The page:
Thursday, September 21, 2017

So you don't want to be a manager...

Conductor
Conductor, Manager, Leader
At the start of a new academic year, new MSLIS students begin to explore more about the profession, while also stating what attracts and repels them about librarianship.  One job which repels some students is being a manager.  This is not new. Every year there are students who state firmly that they do not want to manage other people or oversee budgets. I think this view of working in a library is shortsighted and self-limiting. Why?
  • Every librarian manages projects, processes, or events.  That includes digitization programs, summer reading programs, advocacy events, renovation projects, and more.  Some of those projects, processes and events may be small, and they still require someone to be in charge.  That person could be a seasoned librarian or someone who is a new professional.
  • Many library positions have management related responsibilities in their job descriptions, even lower level positions.
  • In smaller public libraries, a new librarian may be hired as the library director.  This tosses that person immediately into the position of being in charge and having to draw upon management-related training gained in graduate school or management-related experience gained in non-LIS positions.
  • If a librarian wants to have a positive impact on the community the person serves, that librarian will need to be involved in decision-making, planning, and implementation.  That person will need to take on responsibilities...and...yes...manage a project, a process or an event.
  • To earn more as a library and information professional, a person needs to take on more responsibility.  More responsibility means taking on managerial tasks.
Let's explore that last bullet point a bit more using the following scenario:
Three LIS graduates all begin similar library jobs at the same time. Two of the LIS graduates shun any work that seems related to "management."  The third person looks for opportunities to manage projects.

One year after their graduation, the graduate who has gained some management experience is promoted, receiving additional responsibilities and a pay increase to go with it.  The other two remain in their same original positions and only receive modest  cost of living pay increases.

Another year goes by.  One of the two LIS graduates, who had not wanted to do anything that seemed like "management," had decided to take on managing small projects.  That person receives more responsibilities and a pay increase to go with it.  This leaves one LIS graduate who is still shunning anything related to management.

A few more years go by. The one LIS graduate who received additional responsibilities after being in the profession for one year is now managing a branch library and being compensated appropriately.  That person has taken on very interesting projects at the branch, which has required being able to create project plans and project budgets. These projects have allowed the person to interact with a number of other librarians and has bolstered the person's reputation.

The LIS graduate who began taking on management responsibilities after a year in the profession has continued to take on more responsibilities.  This person has become known as an effective team leader, who leads without others feeling led.  This person is now looking to move to a different library, which would open up additional opportunities.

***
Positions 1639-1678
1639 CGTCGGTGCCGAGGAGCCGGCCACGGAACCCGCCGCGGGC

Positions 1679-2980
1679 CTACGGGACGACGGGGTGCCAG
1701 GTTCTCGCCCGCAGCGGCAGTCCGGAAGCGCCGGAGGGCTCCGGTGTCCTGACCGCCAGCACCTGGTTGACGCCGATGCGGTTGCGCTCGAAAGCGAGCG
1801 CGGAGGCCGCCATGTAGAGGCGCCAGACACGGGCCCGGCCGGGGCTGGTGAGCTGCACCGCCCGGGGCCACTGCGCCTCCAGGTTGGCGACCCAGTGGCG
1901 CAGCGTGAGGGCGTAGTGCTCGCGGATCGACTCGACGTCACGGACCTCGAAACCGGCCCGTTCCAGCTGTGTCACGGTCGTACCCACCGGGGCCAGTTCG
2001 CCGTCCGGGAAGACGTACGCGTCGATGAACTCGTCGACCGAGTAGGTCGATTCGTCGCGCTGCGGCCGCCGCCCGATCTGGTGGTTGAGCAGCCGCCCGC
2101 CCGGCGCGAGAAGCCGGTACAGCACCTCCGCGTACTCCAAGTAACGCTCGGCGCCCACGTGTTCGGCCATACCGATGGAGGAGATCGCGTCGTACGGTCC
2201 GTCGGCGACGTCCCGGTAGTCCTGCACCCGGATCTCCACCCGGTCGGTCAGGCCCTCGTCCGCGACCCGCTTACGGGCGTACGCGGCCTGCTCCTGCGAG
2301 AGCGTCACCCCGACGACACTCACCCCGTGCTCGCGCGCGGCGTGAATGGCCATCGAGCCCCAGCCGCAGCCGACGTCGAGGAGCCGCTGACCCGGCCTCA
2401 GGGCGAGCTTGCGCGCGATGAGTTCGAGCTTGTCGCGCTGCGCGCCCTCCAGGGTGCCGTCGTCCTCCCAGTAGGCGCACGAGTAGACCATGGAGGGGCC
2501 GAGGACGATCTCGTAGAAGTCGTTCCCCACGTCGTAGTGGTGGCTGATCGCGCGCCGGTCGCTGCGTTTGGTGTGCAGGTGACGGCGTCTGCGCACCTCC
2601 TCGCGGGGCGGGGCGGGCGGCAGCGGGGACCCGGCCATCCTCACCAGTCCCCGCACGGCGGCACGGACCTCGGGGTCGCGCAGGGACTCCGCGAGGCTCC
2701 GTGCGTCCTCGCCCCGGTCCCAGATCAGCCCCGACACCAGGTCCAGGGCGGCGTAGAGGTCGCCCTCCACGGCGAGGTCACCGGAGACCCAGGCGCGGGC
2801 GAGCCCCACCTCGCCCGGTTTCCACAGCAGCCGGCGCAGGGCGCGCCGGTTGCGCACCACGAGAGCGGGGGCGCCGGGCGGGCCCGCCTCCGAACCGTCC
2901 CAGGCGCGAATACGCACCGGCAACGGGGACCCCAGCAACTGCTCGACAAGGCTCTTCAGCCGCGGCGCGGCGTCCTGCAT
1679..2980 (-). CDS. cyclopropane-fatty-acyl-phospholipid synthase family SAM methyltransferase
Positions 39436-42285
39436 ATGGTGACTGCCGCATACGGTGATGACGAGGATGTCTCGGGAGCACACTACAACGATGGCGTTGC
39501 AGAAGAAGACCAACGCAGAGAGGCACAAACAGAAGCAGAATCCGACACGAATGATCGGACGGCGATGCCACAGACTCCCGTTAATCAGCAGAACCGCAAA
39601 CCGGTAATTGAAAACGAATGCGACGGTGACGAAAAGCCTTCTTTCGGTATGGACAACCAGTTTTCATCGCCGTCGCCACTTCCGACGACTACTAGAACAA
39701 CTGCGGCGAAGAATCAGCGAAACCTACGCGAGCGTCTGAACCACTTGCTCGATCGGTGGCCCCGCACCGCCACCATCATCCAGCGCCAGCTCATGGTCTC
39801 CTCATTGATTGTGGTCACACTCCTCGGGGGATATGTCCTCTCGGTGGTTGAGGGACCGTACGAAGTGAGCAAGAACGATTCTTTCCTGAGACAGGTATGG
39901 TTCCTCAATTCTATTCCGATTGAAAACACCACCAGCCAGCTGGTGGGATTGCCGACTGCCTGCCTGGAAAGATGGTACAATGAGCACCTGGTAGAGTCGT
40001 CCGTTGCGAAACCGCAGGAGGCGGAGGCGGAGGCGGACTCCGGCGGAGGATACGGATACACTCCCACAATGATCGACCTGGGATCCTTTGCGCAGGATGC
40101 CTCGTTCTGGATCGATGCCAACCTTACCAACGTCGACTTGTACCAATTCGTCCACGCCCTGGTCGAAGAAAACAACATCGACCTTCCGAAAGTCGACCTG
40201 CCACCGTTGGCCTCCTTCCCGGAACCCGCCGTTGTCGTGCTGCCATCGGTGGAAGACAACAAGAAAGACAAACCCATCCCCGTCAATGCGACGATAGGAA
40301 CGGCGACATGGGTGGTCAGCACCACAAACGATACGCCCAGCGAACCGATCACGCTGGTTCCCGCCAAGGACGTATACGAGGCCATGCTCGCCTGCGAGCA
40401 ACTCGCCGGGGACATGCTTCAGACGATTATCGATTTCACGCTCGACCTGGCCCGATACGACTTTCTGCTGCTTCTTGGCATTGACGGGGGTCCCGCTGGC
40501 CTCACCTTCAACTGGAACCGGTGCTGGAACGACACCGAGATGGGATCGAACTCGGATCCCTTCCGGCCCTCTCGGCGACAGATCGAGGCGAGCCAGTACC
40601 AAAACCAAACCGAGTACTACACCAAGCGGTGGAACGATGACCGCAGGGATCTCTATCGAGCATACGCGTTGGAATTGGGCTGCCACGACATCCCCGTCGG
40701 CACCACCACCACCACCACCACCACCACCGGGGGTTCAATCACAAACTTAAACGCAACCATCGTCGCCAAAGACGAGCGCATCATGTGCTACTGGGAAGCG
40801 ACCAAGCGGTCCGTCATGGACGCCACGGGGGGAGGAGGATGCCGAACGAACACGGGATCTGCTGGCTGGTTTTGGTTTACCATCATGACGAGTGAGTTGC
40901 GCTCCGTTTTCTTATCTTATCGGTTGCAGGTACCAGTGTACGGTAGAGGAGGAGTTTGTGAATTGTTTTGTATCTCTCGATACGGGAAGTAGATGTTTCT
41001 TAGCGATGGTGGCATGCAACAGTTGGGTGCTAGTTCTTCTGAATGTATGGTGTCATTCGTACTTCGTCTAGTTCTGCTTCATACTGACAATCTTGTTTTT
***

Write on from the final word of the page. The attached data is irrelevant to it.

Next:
The third LIS graduate stayed true to the intent of not taking on any work that involving managing anything. This person did not manage any projects, programs, or events.  This person never handled a budget and was never in charge of any people.  This person never opened or closed the library, because that required managerial skills (and making decisions).  The person never served on any committees, because that could require being in charge at some point.  This person has received modest cost of living raises, but had not received any significant pay raises because the person had not taken on any responsibilities.  This person has watched the other two LIS graduates move into new positions, while this person stayed in the same position.

Do you want to be that last librarian? Why?  Why not?

{Thanks to Susan Mitchell, executive director for the Onondaga County Public Library. for prompting this scenario.}

If you are interested in being a manager or a leader, great! We need you!  If you are not interested in managing or leading, please take a moment and think about what that will mean for your career.

2 comments:

Alex Grigg said...

I could be wrong, but I suspect that most students are worried more about managing people than projects. That can be almost as limiting, but does give you a little more room for growth. Honestly, unless you're willing to be a library page for the rest of your career, which you won't even need the degree for, I don't think you'll find any library jobs that don't require some level of project management.

On a side note, I do think that the management skills that are often taught in library schools are hard to internalize until you have to apply them. So it may be worth going back to some management textbooks once you get your feet wet to see what you may have forgotten.

Jill Hurst-Wahl said...

Alex, thanks for the comment. I think you may be correct on the difference between managing people and managing projects. However, often when you manage a project, you are also managing/leading/supervising people, even if they do not report to you.

I like your idea of circling back to textbooks, etc., after you have become a manager, in order to see what you have forgotten. I would also advocate for attending management or leadership related conference sessions and workshops, which might focus on specific skills needed for that library situation. No college/graduate class can cover every scenario.